Maintaining good balance is a complex process that involves your brain, eyes, inner ears and muscles, as well as the ability to sense where your body is in space. Fortunately, it's never too late (or too early) to boost your steadying skills by doing a few simple moves.

According to the National Institutes of Health (NIH), one in 11 adults aged 65 or older reports trouble with balance, and roughly 300,000 older adults are admitted to the hospital for fall-related injuries each year. But staying active with regular exercise, such as walking, jogging or strength training, can help combat age-related declines in balance before they start.

"Balance training should be part of your exercise program no matter how old you are or whether or not you feel unstable on your feet," says Barbara Bushman, Ph.D., FACSM, an exercise physiologist at Missouri State University. "Any weight-bearing activity where you use your muscles in a coordinated way can help promote good balance," she says.

Tai chi, a slow and gentle form of exercise based on movements and postures from Chinese martial arts, is especially effective at improving your sense of steadiness, says Bushman. It incorporates multiple weight shifts and standing on one leg for short periods of time.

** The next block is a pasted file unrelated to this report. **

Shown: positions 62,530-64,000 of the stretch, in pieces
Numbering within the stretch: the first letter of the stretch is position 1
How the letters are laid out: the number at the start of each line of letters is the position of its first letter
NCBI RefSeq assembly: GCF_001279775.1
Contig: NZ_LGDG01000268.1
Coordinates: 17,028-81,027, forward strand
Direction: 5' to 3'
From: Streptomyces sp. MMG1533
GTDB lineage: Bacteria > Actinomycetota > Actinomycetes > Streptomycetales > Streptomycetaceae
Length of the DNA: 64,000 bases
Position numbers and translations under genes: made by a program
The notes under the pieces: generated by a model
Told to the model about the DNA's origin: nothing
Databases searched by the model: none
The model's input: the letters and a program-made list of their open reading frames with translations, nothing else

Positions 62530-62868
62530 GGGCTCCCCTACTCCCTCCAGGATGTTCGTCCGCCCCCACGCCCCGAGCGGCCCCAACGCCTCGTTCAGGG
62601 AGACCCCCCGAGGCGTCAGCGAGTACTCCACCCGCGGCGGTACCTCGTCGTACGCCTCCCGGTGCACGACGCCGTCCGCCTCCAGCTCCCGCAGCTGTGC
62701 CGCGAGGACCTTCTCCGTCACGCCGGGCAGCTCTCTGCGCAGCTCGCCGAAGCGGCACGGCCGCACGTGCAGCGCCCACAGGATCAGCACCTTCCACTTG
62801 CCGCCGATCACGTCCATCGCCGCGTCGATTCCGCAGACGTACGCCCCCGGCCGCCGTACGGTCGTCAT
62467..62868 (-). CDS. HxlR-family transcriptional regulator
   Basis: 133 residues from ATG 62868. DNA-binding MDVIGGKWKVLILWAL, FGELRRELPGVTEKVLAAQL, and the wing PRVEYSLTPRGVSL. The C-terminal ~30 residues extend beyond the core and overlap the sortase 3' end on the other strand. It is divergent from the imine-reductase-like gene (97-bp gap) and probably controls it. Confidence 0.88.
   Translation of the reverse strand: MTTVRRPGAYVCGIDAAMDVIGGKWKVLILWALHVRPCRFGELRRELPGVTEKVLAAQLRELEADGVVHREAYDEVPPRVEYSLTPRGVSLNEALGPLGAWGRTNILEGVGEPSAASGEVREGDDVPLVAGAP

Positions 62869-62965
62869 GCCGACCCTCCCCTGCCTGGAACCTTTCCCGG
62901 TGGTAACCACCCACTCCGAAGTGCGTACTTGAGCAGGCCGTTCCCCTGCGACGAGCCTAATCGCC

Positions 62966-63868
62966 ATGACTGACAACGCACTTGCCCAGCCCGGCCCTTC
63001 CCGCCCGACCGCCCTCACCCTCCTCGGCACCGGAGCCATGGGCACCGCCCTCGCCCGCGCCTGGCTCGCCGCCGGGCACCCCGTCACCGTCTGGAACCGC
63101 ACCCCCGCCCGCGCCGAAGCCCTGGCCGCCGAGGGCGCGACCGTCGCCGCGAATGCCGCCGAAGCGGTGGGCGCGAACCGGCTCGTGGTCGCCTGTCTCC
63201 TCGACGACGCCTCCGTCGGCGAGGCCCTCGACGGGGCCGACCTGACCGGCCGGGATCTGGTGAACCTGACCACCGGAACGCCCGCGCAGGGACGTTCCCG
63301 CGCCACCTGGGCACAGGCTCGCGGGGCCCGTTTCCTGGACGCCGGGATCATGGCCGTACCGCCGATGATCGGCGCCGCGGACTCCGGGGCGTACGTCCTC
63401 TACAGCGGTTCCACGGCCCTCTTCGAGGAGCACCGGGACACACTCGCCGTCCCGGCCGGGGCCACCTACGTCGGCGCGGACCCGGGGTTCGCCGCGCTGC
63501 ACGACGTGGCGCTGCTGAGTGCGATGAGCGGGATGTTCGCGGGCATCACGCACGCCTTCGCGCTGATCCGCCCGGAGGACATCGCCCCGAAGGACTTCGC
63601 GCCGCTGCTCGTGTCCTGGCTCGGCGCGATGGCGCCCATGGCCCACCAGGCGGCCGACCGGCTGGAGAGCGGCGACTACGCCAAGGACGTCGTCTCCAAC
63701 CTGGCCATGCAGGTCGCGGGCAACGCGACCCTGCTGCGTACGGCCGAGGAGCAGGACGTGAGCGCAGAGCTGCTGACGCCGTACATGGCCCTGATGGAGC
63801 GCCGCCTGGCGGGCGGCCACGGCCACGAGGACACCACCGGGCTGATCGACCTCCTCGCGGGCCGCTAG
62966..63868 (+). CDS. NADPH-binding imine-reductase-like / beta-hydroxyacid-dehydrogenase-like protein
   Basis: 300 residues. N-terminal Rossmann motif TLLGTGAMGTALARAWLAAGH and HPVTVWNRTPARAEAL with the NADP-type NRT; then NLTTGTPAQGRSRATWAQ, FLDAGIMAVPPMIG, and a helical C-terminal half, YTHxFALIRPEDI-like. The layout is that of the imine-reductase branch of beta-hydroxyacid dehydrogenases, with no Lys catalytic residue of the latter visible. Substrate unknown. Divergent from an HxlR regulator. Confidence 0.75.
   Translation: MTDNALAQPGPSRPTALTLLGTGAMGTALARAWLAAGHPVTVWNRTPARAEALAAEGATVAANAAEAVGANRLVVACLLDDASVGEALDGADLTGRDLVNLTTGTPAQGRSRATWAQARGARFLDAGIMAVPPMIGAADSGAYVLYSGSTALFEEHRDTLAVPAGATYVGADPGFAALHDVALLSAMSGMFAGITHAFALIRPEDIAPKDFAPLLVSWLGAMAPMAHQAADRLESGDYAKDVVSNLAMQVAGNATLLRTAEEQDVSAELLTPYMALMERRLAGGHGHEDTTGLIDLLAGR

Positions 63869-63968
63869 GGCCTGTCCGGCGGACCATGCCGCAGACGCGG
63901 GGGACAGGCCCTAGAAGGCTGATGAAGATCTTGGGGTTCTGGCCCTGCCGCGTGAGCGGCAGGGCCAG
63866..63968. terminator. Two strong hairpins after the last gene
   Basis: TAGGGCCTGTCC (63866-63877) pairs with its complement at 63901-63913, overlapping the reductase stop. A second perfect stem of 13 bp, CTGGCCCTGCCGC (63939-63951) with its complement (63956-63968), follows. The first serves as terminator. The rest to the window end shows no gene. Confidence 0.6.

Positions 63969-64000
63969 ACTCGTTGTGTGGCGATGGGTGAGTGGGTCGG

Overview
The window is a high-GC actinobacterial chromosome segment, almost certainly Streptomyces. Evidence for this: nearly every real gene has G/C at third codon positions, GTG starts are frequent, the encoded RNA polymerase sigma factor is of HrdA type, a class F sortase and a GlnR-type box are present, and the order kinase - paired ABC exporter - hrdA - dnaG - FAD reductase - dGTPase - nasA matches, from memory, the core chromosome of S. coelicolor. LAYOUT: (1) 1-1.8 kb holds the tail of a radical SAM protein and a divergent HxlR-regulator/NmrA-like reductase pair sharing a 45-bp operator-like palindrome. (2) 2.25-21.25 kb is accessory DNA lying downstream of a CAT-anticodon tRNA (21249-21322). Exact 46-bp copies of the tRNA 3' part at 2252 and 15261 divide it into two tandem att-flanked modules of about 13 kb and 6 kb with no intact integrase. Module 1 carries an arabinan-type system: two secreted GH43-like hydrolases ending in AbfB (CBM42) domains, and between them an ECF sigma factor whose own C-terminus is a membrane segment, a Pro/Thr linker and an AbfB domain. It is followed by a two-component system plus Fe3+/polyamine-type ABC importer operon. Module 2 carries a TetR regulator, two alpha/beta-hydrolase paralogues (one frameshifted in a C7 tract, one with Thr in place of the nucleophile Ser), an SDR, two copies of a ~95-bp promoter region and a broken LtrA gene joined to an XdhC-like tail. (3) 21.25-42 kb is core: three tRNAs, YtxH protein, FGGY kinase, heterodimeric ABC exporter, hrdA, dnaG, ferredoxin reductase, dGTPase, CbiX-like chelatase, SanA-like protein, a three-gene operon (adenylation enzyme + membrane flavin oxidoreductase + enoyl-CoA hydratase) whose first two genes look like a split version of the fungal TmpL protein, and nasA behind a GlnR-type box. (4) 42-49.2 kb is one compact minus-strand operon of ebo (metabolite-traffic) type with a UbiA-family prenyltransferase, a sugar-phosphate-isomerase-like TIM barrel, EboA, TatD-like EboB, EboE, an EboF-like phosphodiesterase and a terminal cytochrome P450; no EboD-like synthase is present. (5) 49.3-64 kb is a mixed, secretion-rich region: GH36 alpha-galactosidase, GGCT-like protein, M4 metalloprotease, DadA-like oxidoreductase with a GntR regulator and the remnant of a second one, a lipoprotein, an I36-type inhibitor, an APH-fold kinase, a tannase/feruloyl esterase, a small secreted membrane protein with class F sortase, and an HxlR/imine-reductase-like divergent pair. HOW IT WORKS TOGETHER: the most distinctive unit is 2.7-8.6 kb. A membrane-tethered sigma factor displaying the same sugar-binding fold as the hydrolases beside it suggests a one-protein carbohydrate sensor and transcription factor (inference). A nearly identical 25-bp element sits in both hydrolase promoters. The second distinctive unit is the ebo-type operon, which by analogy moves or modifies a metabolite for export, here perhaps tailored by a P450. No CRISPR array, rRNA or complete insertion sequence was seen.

Several studies have suggested that doing tai chi may reduce fall risk—as well as the fear of falling—in older adults. Tai chi can be performed alone or in groups; it's best to learn from a licensed instructor. Contact your local fitness or senior center for information on classes.

For more targeted balance exercises you can do at home, try these two moves:

  1. Weight Shifts Stand on a firm, nonslip surface with your feet shoulder width apart. Start by stepping side to side, transferring your weight from one foot to the other. Use the edge of a table or countertop to steady yourself as needed. To make this exercise more challenging, try narrowing your stance and shifting your weight forwards and backwards—or stand on a foam exercise mat or balance cushion instead of a firm surface.
  2. Single Leg Stance Hold on to a table or chair for support. Stand on one leg for 10 to 15 seconds. Switch legs and repeat 10 times with each leg. To increase the challenge, try holding on to the table or chair with only one finger or don't hold on at all. Work up to 20 seconds on each leg. (Still too easy? Close your eyes.) "Ideally, you'll want to do balance exercises two to three times per week for 20 to 30 minutes," says Bushman.

Check Your Prescriptions

Blurred vision or wearing the wrong eyeglasses can cause unsteadiness, so getting your eyeglasses prescription checked on a regular basis is really important, says Bushman. Certain medications can lead to problems with balance, too. Sleep aids, antidepressants and allergy and blood pressure medications can cause dizziness or drowsiness.

If you're concerned that your meds may be affecting your balance, talk with your doctor. Sometimes adjusting the dosage or the time of day you take the medications can help.

From our sister publication REMEDY's Healthy Living Spring 2015

Publication Review By: the Editorial Staff at

Published: 02 Mar 2015

Last Modified: 02 Mar 2015